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LAPD: No celebration after fiery end to standoff

12:50 PM, Feb 13, 2013   |    comments
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The fiery conclusion to a violent standoff in California's San Bernardino Mountains that may have ended the life of a fugitive cop killer was no cause for celebration to police officers working the case, Los Angeles Police Lt. Andy Nieman said Wednesday.

"It was horrifying to listen to that firefight, to hear those words 'officer down,'" Nieman said.

Two San Bernardino County sheriff's deputies were shot, one fatally, before fire engulfed the cabin where Christopher Dorner apparently made his last stand. The sheriff's office said charred human remains were found in the rubble.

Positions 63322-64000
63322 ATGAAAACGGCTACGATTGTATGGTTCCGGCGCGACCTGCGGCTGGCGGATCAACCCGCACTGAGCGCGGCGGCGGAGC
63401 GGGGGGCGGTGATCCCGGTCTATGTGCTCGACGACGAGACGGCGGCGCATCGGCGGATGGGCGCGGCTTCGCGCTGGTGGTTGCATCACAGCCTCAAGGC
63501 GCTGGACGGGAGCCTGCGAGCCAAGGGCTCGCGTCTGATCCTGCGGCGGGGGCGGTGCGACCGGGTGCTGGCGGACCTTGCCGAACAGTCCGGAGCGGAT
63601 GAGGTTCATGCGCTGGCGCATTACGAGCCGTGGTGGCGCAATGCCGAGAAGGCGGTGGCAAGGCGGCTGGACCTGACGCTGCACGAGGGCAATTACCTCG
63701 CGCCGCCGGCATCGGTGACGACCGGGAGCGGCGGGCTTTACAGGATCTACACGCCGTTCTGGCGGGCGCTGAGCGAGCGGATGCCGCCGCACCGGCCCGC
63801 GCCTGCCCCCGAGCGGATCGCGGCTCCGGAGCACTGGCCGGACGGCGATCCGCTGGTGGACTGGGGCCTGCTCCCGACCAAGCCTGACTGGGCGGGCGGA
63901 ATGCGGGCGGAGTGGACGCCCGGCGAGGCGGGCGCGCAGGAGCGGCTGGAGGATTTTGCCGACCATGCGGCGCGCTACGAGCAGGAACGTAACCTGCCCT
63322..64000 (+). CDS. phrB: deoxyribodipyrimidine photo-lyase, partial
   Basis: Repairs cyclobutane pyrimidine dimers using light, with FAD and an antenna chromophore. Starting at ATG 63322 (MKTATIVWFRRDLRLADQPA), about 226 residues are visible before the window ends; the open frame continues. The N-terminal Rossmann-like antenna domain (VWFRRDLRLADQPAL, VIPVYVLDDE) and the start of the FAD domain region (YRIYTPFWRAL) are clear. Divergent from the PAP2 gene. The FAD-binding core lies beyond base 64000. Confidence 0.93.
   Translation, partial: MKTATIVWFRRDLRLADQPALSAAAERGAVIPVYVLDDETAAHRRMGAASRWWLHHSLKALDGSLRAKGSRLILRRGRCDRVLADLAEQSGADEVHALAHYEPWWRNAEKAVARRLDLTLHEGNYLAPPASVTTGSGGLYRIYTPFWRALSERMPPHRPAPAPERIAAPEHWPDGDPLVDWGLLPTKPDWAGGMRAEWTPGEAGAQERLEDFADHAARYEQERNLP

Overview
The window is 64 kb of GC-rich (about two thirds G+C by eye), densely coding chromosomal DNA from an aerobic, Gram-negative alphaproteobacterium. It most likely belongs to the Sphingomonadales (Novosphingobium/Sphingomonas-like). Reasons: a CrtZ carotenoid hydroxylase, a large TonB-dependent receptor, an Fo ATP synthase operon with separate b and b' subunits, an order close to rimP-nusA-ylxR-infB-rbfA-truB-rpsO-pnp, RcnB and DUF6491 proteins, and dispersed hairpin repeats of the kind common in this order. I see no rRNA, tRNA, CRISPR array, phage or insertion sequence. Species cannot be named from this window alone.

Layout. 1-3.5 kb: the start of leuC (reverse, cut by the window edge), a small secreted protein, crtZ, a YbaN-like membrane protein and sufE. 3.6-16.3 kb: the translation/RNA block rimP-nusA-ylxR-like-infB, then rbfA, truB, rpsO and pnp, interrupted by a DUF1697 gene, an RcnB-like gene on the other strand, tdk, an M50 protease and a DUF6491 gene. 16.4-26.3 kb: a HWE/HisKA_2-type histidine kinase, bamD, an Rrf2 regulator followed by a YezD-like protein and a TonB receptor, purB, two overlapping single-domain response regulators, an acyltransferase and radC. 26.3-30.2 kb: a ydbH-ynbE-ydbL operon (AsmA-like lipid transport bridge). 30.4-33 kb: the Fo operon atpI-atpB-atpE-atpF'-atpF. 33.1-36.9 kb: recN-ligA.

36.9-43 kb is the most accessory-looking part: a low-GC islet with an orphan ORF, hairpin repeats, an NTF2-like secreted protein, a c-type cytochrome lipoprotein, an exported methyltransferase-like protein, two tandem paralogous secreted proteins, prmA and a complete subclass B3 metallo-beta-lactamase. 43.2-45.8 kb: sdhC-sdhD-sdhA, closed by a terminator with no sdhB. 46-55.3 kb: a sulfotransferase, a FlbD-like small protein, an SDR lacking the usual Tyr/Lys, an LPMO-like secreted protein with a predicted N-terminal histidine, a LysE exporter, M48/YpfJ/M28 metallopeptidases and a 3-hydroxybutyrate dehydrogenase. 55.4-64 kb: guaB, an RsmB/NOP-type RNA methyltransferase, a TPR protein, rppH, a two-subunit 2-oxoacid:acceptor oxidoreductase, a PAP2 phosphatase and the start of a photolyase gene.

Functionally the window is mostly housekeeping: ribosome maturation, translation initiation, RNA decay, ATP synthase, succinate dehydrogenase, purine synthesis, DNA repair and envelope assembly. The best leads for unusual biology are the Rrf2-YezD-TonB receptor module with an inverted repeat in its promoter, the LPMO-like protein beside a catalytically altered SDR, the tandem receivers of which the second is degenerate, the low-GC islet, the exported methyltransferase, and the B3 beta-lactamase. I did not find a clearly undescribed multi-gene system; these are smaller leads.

"We have reason to believe that it is (Dorner)," sheriff's spokeswoman Cynthia Bachman said.

A wallet with a California driver's license bearing the name Christopher Dorner also was found, the Associated Press reported, citing a law enforcement official who was briefed on the investigation but declined to be named because of the ongoing probe.

Bachman said forensic tests would be carried out to confirm the identification.

"Our deepest sympathy to the families" of the deputies who were shot, Nieman said.

Nieman said that investigations will continue at least until Dorner's body is positively identified. Police will continue to protect dozens of officers and others threatened in Dorner's online manifesto, he said.